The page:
So, you think you can science? The search for the next CitSci study!

Fat-rich Thanksgiving preparations have got me thinking an awful lot about my first citizen science study, Butter Mind, in which participants ate half a stick of butter, the equivalent in coconut oil, or nothing, and then performed a simple math test.

Butter Mind ran from October 23rd to November 12th. Unfortunately, we were unable to determine in this three week period whether butter or coconut oil improved math performance – the “practice effect” was too large.  However, I did find that butter helped me wake up feeling more refreshed!  Now, I’m looking for something to try next… pork belly, perhaps?

For me, Butter Mind was worth it simply to interact with other fun, curious folks. A total of 42 participants and 2 study organizers signed up. We did math, ate butter together (so to speak), and chatted about topics such as Seth Robert’s Shangri-la Diet, food allergies, and what our favorite butter/coconut oil recipes were.  I feel there is a lot more room for people to benefit from sharing lifelogging details.

In that vein, I’ve created a forum on Genomera for ex-Butter Mind participants to share their thoughts and experience self-tracking.  [Genomera is still in beta; if you would like to access the forum, email] I will also be holding a tweet-up in the Bay Area (date tbd) to meet and chat with our local participants.

Now, for the big announcement! Genomera is holding a competition for “Next Citizen Science Study.” (Details after the jump.)  The lucky winner will have their study hosted on the Genomera platform and will receive a 23andMe Complete Edition ($499 value).*


  • Genomera currently operates in private beta, but the site will be open to study participants.
  • You have the freedom to attract as many participants as you want.
  • Stating the obvious: studies should have the best interest of potential participants in mind.
  • We prefer studies that encourage participant discussion and interaction – studies that let them be “Citizen Scientists.”
  • There are no length requirements for submissions. Half a page is fine as long as you get the point across.
  • Include a write-up of your citizen science study idea and email in MS Word or Google Doc format to
  • Submissions must include a study ObjectiveDescriptionParticipant Tasks & Requirements, which will be used on the study page throughout the study.
  • Study must be designed so that participants have an active role to play (e.g. they have an exercise to complete every day or monitor certain changes in their lives).
  • All submissions must be received by December 15, 2010.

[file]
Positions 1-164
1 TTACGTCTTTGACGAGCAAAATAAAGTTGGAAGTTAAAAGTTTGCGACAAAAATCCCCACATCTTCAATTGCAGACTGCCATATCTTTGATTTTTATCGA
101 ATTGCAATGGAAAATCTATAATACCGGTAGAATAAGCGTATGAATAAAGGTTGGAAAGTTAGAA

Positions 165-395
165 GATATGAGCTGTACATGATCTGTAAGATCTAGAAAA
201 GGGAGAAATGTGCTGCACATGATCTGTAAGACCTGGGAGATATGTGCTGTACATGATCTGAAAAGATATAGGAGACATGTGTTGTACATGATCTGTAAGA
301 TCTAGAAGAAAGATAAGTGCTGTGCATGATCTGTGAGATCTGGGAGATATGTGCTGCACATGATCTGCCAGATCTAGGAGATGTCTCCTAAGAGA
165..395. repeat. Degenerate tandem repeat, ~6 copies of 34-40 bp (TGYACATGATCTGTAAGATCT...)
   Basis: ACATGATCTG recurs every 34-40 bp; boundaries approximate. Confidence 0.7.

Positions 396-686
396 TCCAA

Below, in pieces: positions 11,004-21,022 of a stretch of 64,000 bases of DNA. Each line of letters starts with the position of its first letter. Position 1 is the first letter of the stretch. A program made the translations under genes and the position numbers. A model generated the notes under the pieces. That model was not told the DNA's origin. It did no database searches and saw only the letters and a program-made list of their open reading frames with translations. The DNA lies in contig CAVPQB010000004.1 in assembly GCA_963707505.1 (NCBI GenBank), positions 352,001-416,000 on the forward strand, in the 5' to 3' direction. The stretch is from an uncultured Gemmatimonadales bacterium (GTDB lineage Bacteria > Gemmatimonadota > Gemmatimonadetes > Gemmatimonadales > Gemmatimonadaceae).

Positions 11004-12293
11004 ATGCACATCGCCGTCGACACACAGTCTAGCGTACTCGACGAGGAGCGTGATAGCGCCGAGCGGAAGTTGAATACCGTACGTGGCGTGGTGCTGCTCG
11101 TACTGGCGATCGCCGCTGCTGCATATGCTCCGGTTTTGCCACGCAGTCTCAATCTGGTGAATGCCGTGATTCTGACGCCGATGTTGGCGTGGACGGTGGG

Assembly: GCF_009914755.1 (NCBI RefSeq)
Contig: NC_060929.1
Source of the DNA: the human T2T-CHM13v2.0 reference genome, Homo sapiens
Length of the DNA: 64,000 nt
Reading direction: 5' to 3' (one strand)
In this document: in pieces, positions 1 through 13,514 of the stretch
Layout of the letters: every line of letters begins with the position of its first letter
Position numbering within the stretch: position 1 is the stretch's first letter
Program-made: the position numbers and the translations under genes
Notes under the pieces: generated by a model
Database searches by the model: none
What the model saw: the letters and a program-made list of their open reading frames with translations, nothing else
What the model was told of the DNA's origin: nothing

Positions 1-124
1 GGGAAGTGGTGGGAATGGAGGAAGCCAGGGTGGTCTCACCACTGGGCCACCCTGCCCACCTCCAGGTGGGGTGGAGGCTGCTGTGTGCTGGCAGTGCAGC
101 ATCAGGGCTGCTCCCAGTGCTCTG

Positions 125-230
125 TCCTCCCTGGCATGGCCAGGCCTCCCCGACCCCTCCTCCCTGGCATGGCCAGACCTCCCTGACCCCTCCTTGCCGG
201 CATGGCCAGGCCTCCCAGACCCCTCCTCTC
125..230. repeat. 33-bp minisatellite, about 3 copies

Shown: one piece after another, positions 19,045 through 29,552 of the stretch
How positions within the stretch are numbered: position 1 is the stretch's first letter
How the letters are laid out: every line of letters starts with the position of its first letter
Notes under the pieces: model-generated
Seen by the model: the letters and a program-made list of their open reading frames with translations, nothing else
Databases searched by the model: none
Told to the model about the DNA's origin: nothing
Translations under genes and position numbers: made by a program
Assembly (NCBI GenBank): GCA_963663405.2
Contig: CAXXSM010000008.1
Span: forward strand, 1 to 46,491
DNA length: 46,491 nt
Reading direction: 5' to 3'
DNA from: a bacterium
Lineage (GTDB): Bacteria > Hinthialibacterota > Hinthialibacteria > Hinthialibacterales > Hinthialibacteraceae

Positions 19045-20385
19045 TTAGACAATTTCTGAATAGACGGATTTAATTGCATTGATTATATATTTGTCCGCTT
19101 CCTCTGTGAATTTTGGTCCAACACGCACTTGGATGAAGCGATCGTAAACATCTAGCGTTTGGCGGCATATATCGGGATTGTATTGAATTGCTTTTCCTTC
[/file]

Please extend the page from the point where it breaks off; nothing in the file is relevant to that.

• Pick a study you would enjoy participating in. Pay attention to your lifestyle and hobbies. For example, let’s say you drink a double espresso before every long bike ride. You’ve always wondered if this affected your performance. <- This could make a great study!
  • Make the study easy to participate in, dollar-wise, by, for example, not requiring expensive gear, supplements, etc.
  • Ask questions of us!

* This is the version of the kit not requiring a yearly membership fee.

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3 Responses to So, you think you can science? The search for the next CitSci study!

  1. Pingback: Tweets that mention So, you think you can science? The search for the next CitSci study! | Quantified Self --

  2. Matthew Cornell says:

    A big congratulations to you and your cohort, Eri! The discussion itself showed the excitement involved. I’m curious: What are your thoughts on using the discussion board format for the experiment? Also, what tools did your participants use, and how did they integrate with the board, and with your analysis? Good work.

    • Eri Gentry says:

      Matthew — Hi! And thanks! I’m all for encouraging discussion, but I wonder how it would work using two platforms simultaneously (i.e., Genomera’s study discussion wall + QS ning community).

      For Butter Mind, we used a simple math test (simple, as in all problems had single digit answers) that required participants to achieve 32 correct answers. The test recorded reaction time for each correct answer, in milliseconds. The math test was linked to Genomera’s platform and the study itself, though we hope to have the math test available for all in a month or so.

      The math test also recorded what participants ate (butter, coconut oil, or nothing). I used the “ate” data plus reaction times in analysis, and recorded other data – how many participants dropped out, for example.

      The study wall was simple, free-form discussion. I used this for posts of various topics, ranging from Halloween butter recipes to asking what type of at-home cholesterol test worked best for those who’d tried them.

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